- Information about the organization: It is important to review the planning program’s mission, current projects and organization (including staff) as reflected in the adopted work program.
- Description of the work environment: The interviewer should describe the working environment, e.g. type of computer and data resources that are available, the physical office layout, how the planning program fit in with the department’s other programs, and how the department’s responsibilities fit in with the overall organization’s (in my case the county for which I worked) mission and responsibilities.
- Questions about background, interest and time commitments: The interview should include questions about the prospective intern’s educational background (especially relevant to planning), current computer skills, and most importantly, his/her interest in being an intern. It is also important to learn about the availability of the potential intern and when the intern could be in the office.
- Background check and driving record: Whether paid or unpaid, the intern should complete a background check administered by the human resources department and become authorized to drive a county vehicle.
If the intern was hired, I developed and provided the intern with a memo identifying the schedule that the intern would be working, the duties of the intern and, if it was a paid internship, the hourly wage.
What are the benefits for the department?
- Help for completing projects on time: Projects that needed attention, but for some reason (usually staffing levels) weren’t going to be completed in the desired timeframe for the program, could be completed using interns. For example, the county was encountering a significant issue with borrow pits. The construction industry wanted them as close as possible to construction sites, nearby residents opposed them because of the traffic, dust, etc. caused by them. The intern assigned to this project supervised a consultant (this was an older intern) who in turn developed a map that identified the best locations for industrial minerals in the county. This allowed for better siting of permanent borrow pits. In addition, a series of regulations for temporary borrow pits was developed and adopted by the county.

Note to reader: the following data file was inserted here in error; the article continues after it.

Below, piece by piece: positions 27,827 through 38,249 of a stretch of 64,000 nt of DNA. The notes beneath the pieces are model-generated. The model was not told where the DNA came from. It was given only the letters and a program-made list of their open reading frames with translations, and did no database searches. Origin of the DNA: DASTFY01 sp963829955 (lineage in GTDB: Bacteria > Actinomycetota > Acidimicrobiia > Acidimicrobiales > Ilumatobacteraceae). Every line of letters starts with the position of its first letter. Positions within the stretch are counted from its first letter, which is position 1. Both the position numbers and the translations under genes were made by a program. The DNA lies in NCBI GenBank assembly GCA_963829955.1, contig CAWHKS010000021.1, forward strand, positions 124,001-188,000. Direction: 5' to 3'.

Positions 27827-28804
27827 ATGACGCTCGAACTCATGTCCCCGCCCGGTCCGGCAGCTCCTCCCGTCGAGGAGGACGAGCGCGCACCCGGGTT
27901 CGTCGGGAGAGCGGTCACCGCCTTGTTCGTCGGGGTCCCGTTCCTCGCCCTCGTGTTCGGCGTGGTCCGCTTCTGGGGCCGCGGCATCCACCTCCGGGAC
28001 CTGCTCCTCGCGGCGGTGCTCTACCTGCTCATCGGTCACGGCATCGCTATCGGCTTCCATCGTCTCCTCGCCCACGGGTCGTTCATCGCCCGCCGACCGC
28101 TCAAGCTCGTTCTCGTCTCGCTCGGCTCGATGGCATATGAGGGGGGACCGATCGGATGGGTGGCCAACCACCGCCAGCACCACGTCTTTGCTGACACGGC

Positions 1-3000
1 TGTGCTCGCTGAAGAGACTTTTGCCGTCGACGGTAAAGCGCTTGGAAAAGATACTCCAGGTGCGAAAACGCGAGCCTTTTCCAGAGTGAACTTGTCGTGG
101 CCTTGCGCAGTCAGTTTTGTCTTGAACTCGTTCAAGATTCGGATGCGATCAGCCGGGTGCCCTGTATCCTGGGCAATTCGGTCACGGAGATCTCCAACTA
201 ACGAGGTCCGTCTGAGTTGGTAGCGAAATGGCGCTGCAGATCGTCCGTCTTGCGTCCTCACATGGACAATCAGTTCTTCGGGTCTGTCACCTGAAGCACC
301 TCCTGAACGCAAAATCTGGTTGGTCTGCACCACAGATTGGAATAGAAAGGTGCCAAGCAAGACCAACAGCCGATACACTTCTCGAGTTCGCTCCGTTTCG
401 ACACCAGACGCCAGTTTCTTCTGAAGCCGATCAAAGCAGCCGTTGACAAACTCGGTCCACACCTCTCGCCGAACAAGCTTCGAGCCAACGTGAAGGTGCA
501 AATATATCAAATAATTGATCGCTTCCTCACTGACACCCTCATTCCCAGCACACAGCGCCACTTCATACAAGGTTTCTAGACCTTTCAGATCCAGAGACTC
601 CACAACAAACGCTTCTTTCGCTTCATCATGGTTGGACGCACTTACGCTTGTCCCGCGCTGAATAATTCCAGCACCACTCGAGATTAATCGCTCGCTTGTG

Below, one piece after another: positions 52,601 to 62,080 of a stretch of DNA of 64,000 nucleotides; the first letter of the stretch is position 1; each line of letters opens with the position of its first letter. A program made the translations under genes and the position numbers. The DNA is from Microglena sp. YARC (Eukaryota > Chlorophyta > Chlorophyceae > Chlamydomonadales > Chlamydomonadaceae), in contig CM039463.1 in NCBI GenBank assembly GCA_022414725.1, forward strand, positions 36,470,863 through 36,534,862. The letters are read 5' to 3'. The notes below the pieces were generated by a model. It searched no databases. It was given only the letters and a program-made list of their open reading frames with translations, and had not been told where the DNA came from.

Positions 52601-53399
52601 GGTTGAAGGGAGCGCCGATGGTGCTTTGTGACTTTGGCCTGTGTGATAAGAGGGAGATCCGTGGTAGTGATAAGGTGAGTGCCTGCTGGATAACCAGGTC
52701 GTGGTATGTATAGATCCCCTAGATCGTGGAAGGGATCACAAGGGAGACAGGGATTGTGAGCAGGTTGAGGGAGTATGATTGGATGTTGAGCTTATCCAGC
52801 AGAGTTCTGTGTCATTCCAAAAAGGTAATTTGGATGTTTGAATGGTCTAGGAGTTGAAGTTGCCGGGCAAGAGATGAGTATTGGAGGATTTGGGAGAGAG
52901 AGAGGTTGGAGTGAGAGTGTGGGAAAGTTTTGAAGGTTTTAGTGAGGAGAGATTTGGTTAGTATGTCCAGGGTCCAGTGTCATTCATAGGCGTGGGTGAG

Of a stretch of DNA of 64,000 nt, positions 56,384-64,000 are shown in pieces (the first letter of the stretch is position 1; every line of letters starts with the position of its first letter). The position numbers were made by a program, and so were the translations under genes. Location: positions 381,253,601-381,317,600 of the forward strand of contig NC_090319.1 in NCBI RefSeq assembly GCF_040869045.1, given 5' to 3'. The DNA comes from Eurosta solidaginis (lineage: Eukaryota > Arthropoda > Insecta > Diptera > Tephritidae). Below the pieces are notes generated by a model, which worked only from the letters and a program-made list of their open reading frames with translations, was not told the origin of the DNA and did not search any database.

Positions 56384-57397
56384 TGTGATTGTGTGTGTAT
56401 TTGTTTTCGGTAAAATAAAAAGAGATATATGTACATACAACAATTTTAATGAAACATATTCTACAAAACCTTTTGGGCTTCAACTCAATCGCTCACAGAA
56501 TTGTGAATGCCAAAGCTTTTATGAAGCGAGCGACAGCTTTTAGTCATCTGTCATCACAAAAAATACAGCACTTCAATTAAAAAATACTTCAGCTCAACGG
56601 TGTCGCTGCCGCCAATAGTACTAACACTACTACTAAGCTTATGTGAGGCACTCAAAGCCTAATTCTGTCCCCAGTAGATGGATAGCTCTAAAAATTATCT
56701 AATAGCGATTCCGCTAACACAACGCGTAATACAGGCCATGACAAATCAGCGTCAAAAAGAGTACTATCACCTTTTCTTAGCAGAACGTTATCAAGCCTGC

- Fresh knowledge and practices: Interns often brought to the staff newer knowledge, practices and processes that helped the staff keep current with their profession. Interns injected a freshness that all staffs need from time to time.
- Larger potential employment pool: Interestingly, interns can provide a ready employment pool when new or replacement staff is needed for a department or firm. During my career I hired three interns – one from Canada and two locally. They were knowledgeable of the department when they were hired as full-time staff which reduced, substantially, their training period.
What are the benefits for the intern?
- Office experience: The internship provides a student with exposure to the operation of a department or firm; it gives them the ‘office’ experience that results in more quickly becoming a member of the planning team.
- Products for their resume: The internship provides a ‘product’ that the intern can add to his/her resume. The ‘product’ also provides a tangible example of an intern’s ability to successfully work in the planning field.
- Academic requirements: For an increasing number of planning degree programs, an internship fulfills one of the requirements of the degree.
- References: The internship provides one or more professional references when the graduate enters the professional planning world.
Working with interns was one of the highlights of my planning career. They brought energy to the programs and staffs that I managed. They often completed the projects that were important to the long-range success of the department for which I worked. I felt that one of the attributes of a capable manager was to see staff and interns move on to more successful endeavors. With pride I saw many interns who worked with my department accomplish those more successful endeavors.
Michael Harper, FAICP, retired in 2009 from a 32 plus year career as a public sector planning manager. He is the treasurer of the National Association of County Planners, APA County Planning Division, and APA Nevada Chapter; and a board member of Western Planning Resources, and the Tahoe Foundation.